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the level of engagement in explaining -- what i was saying in the united nations. it's really important. it's key to do that. the words, an ounce of p prevention, a pound of cure. so that's the feeling in a way, and we tried to work to get more understanding. thank you. >> thank you. >> turn it over. >> the time always goes faster than you think. >> thank you so much, thank you all for coming for inviting me to speak on this. and thank you ambassador for those comments. i think we can agree those were impressive in their breadth in terms of the number of themes you focused on as well as the
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wonderful examples you gave, that highlight the importance, the significance and the challenge that's oac and international community faces. i want to offer very brief comments before i ask a couple questions, and i will open it up to the 5ud yens. i want to open those comments using turkey. which i know is a national minority perspective, the osc has challenges in terms of ingauging. >> i was initially fascinated by language in the balkans, the dissolution of yugoslavia. i always became a scholar of
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georgia, i was fascinated for a while. it may have been the food, may have been something else, turkey drew my passion. turkey had hired a damage consultant in its bid for u.n. membership, and i thought it was illustrating. what symbols you use, and what history are you portraying. >> 9 reason i want to use turkey as an example. i found so many parallels in terms of just to start with, in terms of the legacies of imperial rule. the legacies of institutions in terms of framing how a country defines national minorities, how it treats them, its policies toward them. what are the conditions of possibility that might open up in terms of new policies toward those minorities. particularly with turkey, in the wake of the collapse, you have the implementation of the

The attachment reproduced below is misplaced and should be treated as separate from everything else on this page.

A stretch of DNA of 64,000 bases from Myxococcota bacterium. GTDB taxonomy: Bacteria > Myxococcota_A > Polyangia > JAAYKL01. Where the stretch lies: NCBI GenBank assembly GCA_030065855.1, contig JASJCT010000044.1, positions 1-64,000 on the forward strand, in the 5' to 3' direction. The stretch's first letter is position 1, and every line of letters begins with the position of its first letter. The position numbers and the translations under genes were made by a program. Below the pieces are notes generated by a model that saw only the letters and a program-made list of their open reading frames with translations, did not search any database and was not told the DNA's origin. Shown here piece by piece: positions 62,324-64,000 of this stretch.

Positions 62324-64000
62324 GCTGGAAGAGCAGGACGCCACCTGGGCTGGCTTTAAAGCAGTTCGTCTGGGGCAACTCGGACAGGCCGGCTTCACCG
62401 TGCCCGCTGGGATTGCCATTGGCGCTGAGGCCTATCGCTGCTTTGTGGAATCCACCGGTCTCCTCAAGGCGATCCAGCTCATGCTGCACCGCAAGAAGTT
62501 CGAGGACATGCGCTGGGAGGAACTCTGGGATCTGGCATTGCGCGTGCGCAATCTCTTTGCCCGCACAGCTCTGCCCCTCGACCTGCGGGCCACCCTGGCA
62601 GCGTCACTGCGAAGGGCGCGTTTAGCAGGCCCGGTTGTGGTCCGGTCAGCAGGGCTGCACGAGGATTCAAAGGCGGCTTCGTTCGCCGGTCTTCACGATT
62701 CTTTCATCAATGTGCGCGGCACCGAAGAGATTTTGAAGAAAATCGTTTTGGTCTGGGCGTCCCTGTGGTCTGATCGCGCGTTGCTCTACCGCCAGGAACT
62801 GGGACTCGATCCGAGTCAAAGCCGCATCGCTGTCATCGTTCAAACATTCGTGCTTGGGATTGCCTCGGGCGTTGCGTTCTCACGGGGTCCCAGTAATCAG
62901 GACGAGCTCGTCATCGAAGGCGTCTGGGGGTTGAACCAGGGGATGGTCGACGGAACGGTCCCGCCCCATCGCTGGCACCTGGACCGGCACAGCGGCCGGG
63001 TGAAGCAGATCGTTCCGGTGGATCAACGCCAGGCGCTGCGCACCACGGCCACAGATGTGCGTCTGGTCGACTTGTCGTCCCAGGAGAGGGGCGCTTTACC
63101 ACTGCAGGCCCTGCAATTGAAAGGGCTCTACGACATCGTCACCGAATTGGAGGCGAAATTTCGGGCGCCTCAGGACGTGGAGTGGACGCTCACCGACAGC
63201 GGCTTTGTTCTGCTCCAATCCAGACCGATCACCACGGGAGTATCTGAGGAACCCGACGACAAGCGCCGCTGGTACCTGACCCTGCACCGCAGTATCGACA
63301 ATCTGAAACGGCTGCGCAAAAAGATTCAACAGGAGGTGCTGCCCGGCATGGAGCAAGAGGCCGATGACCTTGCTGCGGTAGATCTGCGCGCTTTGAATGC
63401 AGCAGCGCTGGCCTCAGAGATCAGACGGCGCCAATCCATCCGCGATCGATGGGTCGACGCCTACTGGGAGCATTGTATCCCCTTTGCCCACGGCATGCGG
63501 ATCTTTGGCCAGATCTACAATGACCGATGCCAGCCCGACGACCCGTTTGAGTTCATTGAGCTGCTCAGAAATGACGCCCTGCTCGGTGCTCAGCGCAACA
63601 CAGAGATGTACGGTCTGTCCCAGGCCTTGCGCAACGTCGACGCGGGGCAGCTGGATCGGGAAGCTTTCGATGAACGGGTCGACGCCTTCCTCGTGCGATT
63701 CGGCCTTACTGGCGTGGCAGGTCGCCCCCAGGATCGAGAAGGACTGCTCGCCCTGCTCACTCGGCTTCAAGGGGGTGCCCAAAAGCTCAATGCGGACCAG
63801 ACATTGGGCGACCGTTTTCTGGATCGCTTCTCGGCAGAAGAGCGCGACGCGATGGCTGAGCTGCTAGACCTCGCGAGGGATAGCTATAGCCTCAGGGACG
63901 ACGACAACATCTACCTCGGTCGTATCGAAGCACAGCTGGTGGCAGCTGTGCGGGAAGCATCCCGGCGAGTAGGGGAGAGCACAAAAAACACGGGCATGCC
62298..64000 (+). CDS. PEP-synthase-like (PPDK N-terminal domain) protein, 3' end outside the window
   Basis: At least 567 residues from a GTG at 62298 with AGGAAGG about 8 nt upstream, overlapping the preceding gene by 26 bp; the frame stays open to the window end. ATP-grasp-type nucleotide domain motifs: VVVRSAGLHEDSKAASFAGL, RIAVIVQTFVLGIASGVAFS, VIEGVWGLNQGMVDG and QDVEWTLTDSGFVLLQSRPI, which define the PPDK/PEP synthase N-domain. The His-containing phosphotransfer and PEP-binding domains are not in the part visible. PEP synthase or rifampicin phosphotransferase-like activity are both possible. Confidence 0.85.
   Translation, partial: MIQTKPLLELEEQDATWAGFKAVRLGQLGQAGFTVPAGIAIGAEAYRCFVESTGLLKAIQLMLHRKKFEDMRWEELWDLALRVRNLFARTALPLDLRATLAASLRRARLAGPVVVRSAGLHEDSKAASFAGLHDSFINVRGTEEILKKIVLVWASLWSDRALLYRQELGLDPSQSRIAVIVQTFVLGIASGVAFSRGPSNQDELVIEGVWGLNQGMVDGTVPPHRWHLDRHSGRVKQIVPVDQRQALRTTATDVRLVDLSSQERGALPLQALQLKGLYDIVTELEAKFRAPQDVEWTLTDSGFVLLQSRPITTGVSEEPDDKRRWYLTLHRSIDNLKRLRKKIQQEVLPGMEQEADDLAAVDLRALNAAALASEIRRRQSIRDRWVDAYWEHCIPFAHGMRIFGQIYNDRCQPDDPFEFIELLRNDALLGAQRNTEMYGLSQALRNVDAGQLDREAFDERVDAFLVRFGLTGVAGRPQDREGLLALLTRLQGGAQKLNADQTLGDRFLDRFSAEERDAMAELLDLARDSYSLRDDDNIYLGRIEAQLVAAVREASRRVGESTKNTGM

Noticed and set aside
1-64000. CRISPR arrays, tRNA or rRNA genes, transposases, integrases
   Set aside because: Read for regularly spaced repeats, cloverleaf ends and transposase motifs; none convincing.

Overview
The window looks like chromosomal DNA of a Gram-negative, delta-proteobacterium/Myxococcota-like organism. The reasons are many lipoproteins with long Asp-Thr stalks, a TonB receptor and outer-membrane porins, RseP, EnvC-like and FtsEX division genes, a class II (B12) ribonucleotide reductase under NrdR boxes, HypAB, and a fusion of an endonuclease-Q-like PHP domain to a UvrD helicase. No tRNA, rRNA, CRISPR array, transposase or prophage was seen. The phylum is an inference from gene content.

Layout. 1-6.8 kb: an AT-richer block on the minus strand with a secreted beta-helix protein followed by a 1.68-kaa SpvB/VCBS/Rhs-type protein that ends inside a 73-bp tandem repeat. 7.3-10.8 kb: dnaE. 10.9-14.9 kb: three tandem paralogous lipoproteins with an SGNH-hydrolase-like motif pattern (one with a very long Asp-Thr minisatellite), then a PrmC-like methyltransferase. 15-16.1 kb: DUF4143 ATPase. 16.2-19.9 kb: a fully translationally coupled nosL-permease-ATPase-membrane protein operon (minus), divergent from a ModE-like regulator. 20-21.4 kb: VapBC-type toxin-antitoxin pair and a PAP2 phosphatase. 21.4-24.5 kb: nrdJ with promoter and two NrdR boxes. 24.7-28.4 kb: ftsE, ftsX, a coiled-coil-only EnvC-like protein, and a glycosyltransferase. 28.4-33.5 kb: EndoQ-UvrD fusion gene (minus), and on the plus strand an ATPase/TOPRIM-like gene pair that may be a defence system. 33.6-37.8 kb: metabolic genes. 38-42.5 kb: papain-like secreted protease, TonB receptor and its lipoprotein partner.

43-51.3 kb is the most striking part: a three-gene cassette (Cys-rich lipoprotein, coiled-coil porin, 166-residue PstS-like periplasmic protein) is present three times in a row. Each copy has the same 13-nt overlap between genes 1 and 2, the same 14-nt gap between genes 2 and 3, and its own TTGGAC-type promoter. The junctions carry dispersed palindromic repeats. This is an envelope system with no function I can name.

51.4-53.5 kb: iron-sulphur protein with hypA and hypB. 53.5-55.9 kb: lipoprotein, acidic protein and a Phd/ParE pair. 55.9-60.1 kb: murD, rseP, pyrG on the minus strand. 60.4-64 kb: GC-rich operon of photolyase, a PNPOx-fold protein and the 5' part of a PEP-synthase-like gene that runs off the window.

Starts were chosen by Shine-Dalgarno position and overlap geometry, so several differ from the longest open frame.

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system, which defined communities in terms of religion, ethnicity was not a defining characteristic. you had a muslim majority thanks in part to the practices that we don't intend to engage in any more. defining individuals by the relidge than they were, not the language they spoke. you had muslims who spoke greek being moved into turkey after the treaty. sort of uprooting communities and figure out how do we find sort of contiguous coherent patterns of religion and country irrespective of language and personal relationships and so forth. by using that -- the weakest definition, you lay the groundwork for defining minorities in terms of religious minorities. in turkey, there's no such thing as an ethnic minority.
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you have the christian minorities, particularly armenian and greek communities. the jewish community was given minority rights as well. you have a population of about 20% of turkish sid zens who are kurdish and have found their own culture not included in the natural histories that have been told. the institutional legacy that i think we see so much in terms of how russia defines its role in the region and which populations it needs to protect and how it defines threats against those populations, on that sense, we also see turkey engaging in this quite a bit, in terms of nation building in kosovo. in nation building in bosnia. in its own effort to extend the foreign policy reach, particularly under the current government, the justice and development party who i argue has what i call an islamic
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understanding of what it means to be turkish, such that being turkish means being a sunni muslim, irrespective of ethnic identities, which as i'll suggest in a second opens up the possibility for outreaches that hadn't existed. but that also prescribes an activist role with turk and muslim populations. the weakers in china, as well as turkish populations in the netherlands, germany, those have been sources of immense confrontation when turkey has not been allowed to campaign for the turkish vote in germany or the netherlands. >> so what's fascinating also is how that can complicate foreign policy, you have a turkey that very much has made outreaches to russia, has a warning relationship with russia, needs chinese economic support. but has push back, because it sees its role as protecting